[8] While not described in the hearing record, the acronym "ABA" typically refers to "applied behavior analysis" (see generally Application of a Student with a Disability, Appeal No. 14-008).

[9] The Second Circuit has found that progress made in a unilateral placement, although "relevant to the court's review" of whether a unilateral placement was appropriate, is not sufficient in itself to determine that the unilateral placement offered an appropriate education (Gagliardo, 489 F.3d at 115; see Frank G., 459 F.3d at 364 [holding that although a student's "[g]rades, test scores, and regular advancement [at a private placement] may constitute evidence that a child is receiving educational benefit, . . . courts assessing the propriety of a unilateral placement consider the totality of the circumstances in determining whether that placement reasonably serves a child's individual needs"]; Lexington County Sch. Dist. One v. Frazier, 2011 WL 4435690, at *11 [D.S.C. Sept. 22, 2011] [holding that "evidence of actual progress is also a relevant factor to a determination of whether a parental placement was reasonably calculated to confer some educational benefit"]).

Topical Index

District Appeal
Equitable ConsiderationsParent Cooperation
Least Restrictive Environment (LRE)
Related ServicesHealth/Nurse Services
Special FactorsInterfering Behaviors (FBA/BIP)
Unilateral PlacementAdequacy of Instruction
Unilateral PlacementAdequacy of Related Services
Unilateral PlacementLRE
Unilateral PlacementProgress

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[1] The student's eligibility for special education programs and related services as a student with multiple disabilities is not in dispute (see 34 CFR 300.8[c][7]; 8 NYCRR 200.1[zz][8]).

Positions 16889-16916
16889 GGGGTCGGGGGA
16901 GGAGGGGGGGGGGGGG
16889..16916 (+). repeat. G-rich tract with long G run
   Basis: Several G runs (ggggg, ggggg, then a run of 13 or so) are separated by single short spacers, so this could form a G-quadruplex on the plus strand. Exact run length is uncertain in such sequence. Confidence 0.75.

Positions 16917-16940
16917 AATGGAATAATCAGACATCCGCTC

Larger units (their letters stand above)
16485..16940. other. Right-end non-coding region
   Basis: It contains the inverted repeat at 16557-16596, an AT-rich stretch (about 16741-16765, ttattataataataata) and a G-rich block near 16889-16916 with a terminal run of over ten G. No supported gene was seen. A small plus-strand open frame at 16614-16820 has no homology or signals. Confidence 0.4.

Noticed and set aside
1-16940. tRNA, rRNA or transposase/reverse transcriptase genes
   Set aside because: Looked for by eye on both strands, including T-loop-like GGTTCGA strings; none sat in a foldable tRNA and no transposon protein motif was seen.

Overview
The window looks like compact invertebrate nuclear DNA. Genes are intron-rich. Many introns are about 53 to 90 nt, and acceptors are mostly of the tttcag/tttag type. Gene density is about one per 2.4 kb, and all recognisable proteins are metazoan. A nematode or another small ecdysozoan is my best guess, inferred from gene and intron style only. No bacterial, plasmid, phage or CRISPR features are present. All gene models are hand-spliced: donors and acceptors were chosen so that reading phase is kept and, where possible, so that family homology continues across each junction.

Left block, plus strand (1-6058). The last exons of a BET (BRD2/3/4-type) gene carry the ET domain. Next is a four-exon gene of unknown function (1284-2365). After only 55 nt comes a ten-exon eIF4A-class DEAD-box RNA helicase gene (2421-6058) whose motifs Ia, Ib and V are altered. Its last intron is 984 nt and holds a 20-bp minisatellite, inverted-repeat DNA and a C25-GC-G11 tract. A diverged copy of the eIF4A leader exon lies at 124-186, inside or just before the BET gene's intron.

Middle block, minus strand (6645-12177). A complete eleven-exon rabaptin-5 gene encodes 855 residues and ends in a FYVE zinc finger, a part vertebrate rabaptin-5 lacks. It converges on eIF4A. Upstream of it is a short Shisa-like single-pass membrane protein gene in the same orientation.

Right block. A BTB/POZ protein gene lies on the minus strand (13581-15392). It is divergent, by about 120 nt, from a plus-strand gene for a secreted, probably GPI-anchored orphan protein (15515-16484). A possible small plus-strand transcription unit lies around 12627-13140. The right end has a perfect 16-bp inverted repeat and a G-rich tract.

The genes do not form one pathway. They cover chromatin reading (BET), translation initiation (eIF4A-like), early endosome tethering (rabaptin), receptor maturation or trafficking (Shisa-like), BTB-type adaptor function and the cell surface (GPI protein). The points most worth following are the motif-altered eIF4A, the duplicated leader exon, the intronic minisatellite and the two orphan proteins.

[2] Neither party provided any reason why they failed to appear before the IHO, and there is no information in the hearing record describing why the matter did not proceed on the next scheduled hearing date in July 2013.   Given the relatively high number of times that I have addressed IDEA due process proceedings in a State-level review in which an IHO has failed to rule on an issue related to a FAPE that was presented by the parties or has impermissibly reached a FAPE claim that was not raised, I commend the IHO for attempting a prehearing conference. The parties are fortunate that the IHO did not impose sanction on either or both of them for failure to appear without explanation.

[3] As noted above, the IHO's decision included several additional findings adverse to the parent, including the following: the May 2012 CSE was properly composed, the parent participated in the development of the annual goals in the May 2012 IEP, the May 2012 CSE team relied upon sufficient and recent evaluative information concerning the student's development and needs, the 12:1+4 special class placement was appropriate and would provide the student with "small group instruction and individual instruction and attention" throughout the school day, and the May 2012 IEP adequately addressed the student's nursing needs (see IHO Decision at pp. 8-11).  However, since neither the parent nor the district has appealed IHO's findings indicated herein, these determinations have become final and binding on both parties and will not be addressed on appeal (34 CFR 300.514[a]; 8 NYCRR 200.5[j][5][v]).

[4] While the student's need for a BIP must be documented in the IEP, and prior to the development of the BIP, an FBA either "has [been] or will be conducted ("Guide to Quality Individualized Education Program [IEP] Development and Implementation," at p. 25 [emphasis in original]), it does not follow that in every circumstance an FBA must be conducted and a BIP developed at the same time as the IEP (see Cabouli v. Chappaqua Cent. Sch. Dist., 2006 WL 3102463, at *3 [2d Cir. Oct. 27, 2006] [noting that it may be appropriate in some circumstances to address a student's behaviors in an IEP by noting that an FBA and BIP will be developed after a student is enrolled at the proposed district placement]).  This is especially true under the circumstances of this case where the hearing record indicates that at the time of the May 2012 CSE meeting, the student was attending SCHI, and thus conducting an FBA to determine how the student's behavior related to the student's school environment at SCHI would have at the very least diminished, or nearly inconsequential, value where, as here, the May 2012 CSE was charged with identifying an appropriate publicly funded placement for the student (see 8 NYCRR 200.1[r]; Cabouli, 2006 WL 3102463, at *3; J.C.S. v. Blind Brook-Rye Union Free Sch. Dist., 2013 WL 3975942, at *13 [S.D.N.Y. Aug. 5, 2013]).